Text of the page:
The King Cobra (Ophiophagus hannah) is the longest venomous snake in the world. It lives in rainforests, tropical deciduous forests, tropical scrub forests, and tropical grasslands of India, southern China and Southeast Asia. It can slither on land, climb on trees and swim. Its life span is of about 20 years.
When the snake is threatened or on the attack, it will hiss, rear up, and flatten its neck ribs into a hood. There are false eyespots on the hood, which can scare some predators. On a single bite, it injects as much as 6 to 7 ml of venom, enough to kill an elephant or 20 people. Its hollow fangs are up to 1.25 cm long. When it bites, the poison is forced through the fangs into the victims blood stream.
The King Cobra has been found up to 18 feet (5.5 m) long. Adults are yellow, green, brown or black in color. The throat is light yellow or cream-colored. The snake smells using its forked tongue. Even though it is deaf to sounds, it can feel vibrations (like footsteps).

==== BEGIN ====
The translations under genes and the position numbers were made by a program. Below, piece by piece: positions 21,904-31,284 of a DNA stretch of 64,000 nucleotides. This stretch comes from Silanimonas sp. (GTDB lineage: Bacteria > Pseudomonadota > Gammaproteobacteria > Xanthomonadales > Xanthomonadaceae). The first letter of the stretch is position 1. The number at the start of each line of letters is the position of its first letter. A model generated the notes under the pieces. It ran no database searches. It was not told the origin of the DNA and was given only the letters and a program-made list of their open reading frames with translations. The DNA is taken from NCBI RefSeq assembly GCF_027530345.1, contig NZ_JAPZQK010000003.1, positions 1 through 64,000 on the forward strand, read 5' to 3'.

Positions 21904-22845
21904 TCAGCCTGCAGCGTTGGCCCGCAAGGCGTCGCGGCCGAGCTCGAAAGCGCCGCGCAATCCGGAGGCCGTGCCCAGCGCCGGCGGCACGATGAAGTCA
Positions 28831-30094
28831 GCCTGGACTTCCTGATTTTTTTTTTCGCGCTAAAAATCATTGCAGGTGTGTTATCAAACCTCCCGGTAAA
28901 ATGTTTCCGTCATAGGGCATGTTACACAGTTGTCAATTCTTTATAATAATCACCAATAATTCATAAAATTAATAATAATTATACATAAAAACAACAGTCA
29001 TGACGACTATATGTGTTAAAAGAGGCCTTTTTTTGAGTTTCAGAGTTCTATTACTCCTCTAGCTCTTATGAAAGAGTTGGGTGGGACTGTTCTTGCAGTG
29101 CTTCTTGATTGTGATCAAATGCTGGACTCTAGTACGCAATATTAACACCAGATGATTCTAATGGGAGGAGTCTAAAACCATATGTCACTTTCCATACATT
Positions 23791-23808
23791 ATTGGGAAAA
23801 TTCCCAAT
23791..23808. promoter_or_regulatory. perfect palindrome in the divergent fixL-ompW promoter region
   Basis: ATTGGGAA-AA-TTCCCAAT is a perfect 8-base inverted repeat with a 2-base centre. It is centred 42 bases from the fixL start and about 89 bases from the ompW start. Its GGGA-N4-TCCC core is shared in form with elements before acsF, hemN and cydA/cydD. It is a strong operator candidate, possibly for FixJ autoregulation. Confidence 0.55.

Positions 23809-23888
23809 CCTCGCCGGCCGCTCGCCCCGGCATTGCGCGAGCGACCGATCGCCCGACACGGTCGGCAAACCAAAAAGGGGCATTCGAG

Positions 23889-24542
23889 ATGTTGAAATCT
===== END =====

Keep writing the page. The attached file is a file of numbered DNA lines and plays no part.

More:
The King Cobra is a carnivore (meat eater). It swallows the prey whole, head first. The top and bottom jaws are joined to one another with stretchy ligaments, which let the snake swallow animals wider than itself. Food is digested by very strong acids in the snake's stomach. It mainly eats cold-blooded animals, including snakes (like the rat snake) and lizards.
Female King Cobras build a leafy nest early in spring. They lay up to 20 to 50 white, leathery eggs.